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“Lost” immune cells and reduced vaccine response

New research has explained that the organisation of the germinal centre – which is vital to the generation of longer-lived protection following vaccination – is altered with ageing.

By demonstrating that these age-related changes can be reversed in mice, the research sets the foundation for interventions that bolster an effective vaccine response.

After a vaccination our immune system reacts by creating germinal centres that produce B cells that provide long-term protection through antibody production.

Due to an age-dependent impairment in antibody production, older people have lower levels of protection from vaccination, which also wanes more quickly compared to younger people.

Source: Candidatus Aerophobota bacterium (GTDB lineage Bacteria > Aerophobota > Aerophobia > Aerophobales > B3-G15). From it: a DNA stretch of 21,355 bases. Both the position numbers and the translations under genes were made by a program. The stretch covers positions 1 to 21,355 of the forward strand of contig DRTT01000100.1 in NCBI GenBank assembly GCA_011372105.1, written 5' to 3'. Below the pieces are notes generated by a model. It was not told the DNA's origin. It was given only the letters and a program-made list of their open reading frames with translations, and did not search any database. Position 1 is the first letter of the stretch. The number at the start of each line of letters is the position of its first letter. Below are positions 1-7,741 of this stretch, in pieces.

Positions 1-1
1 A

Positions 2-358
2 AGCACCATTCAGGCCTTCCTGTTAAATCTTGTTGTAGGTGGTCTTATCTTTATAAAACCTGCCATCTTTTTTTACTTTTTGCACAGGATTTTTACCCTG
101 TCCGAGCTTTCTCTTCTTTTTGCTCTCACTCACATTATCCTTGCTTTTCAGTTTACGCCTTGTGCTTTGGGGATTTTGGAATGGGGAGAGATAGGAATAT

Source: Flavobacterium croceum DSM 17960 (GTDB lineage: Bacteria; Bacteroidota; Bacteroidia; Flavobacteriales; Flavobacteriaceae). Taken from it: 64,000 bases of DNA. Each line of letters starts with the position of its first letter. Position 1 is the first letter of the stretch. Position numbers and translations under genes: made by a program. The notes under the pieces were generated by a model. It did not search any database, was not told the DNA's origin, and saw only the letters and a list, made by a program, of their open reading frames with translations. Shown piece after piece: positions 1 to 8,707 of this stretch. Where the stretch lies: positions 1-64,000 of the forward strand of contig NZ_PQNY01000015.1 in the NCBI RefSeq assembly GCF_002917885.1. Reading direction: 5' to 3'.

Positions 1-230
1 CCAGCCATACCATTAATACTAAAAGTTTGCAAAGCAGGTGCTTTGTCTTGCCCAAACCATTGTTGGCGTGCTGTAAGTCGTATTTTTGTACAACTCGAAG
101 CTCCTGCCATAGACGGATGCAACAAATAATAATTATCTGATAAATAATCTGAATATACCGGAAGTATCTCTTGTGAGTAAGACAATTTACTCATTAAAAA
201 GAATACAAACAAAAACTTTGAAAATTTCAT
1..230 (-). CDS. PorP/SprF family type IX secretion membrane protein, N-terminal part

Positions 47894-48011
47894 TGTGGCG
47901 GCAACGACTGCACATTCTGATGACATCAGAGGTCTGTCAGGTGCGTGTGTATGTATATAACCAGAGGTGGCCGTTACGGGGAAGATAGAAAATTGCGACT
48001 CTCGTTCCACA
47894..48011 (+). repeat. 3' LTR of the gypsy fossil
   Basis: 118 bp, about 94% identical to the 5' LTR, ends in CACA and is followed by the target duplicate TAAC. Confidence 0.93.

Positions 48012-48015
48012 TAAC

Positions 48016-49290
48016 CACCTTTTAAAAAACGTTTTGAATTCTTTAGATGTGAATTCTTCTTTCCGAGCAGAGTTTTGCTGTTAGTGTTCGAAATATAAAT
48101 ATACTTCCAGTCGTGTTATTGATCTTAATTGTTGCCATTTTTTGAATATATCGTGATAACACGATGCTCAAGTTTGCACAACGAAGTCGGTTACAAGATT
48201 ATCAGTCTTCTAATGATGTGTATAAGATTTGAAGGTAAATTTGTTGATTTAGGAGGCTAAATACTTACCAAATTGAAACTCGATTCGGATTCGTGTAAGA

Understanding how the age-related decline of the immune system can be reversed or mitigated is an important part of securing better health in later years.

Through a combination of mouse research, computer modelling and analysis of human vaccination data, the research team from the Babraham Institute in Cambridge was able to show that changes to key interactors of B cells in the light zone of the germinal centre, T follicular helper cells, and also to light-zone specific cells called follicular dendritic cells (FDCs), were at the heart of the diminished vaccination response.

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Image credit | iStock

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